MIT Media Lab, the makers of the forthcoming $100 laptop for the developing world, has turned down an offer from Apple to supply the Mac OS X operating system in the product for free.
According to Seymour Papert from the MIT, it was turned down because it is not an open source system. Instead, the laptop (shown above) will go for a system with a code that can be altered, such as Linux.
That hasn't stopped Microsoft's marketing hounds from sniffing around, though – Bill Gates is rumoured to have met with Nicholas Negroponte, the founder of MIT, despite Windows lacking the required open source qualities.
While aid from such computing giants may well be helpful to the laptop's manufacturers, it's hard to ignore the whiff of corporate exploitation from such offers. After all, there'd be no better way to guarantee global adoption of an operating system than to have it pre-loaded onto a product that will be manufactured in the millions and distributed to schools like textbooks.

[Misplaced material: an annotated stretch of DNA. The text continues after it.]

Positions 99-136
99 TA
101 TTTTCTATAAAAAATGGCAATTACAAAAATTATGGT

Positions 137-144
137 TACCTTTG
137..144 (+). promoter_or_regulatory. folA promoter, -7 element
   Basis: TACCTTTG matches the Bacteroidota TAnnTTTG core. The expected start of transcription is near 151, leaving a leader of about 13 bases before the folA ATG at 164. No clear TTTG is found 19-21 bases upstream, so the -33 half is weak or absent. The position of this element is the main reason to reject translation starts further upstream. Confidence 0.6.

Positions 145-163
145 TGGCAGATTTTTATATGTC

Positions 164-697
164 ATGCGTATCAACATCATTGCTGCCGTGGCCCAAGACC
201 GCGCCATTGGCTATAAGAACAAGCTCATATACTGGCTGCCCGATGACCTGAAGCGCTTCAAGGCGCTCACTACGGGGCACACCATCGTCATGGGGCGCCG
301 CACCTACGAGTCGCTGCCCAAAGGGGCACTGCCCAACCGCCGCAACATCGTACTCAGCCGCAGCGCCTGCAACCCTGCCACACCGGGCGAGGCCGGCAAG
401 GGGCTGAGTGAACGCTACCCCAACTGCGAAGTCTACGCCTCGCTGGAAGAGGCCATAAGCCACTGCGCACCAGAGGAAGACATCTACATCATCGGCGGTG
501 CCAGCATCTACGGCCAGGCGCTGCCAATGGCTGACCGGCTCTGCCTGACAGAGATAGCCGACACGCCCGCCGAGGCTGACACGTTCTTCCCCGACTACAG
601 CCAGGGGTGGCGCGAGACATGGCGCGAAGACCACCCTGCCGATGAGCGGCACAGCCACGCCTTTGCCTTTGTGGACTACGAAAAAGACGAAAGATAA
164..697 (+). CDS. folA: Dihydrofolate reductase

The rugged, wind-up laptop itself isn't likely to be available until late 2006, though it will have Wi-Fi, a colour screen a 500MHz processor and several USB ports.
When ready, they will be distributed through any ministries of education who want to adopt a policy of 'One Laptop per Child', a project developed by an independent, non-profit organisation which is working with the MIT Media Lab.
For more info and updates on this interesting project, pop this address in your favourites bar. We'll keep you posted.
16th November update: link updated (thanks for the email, Miles)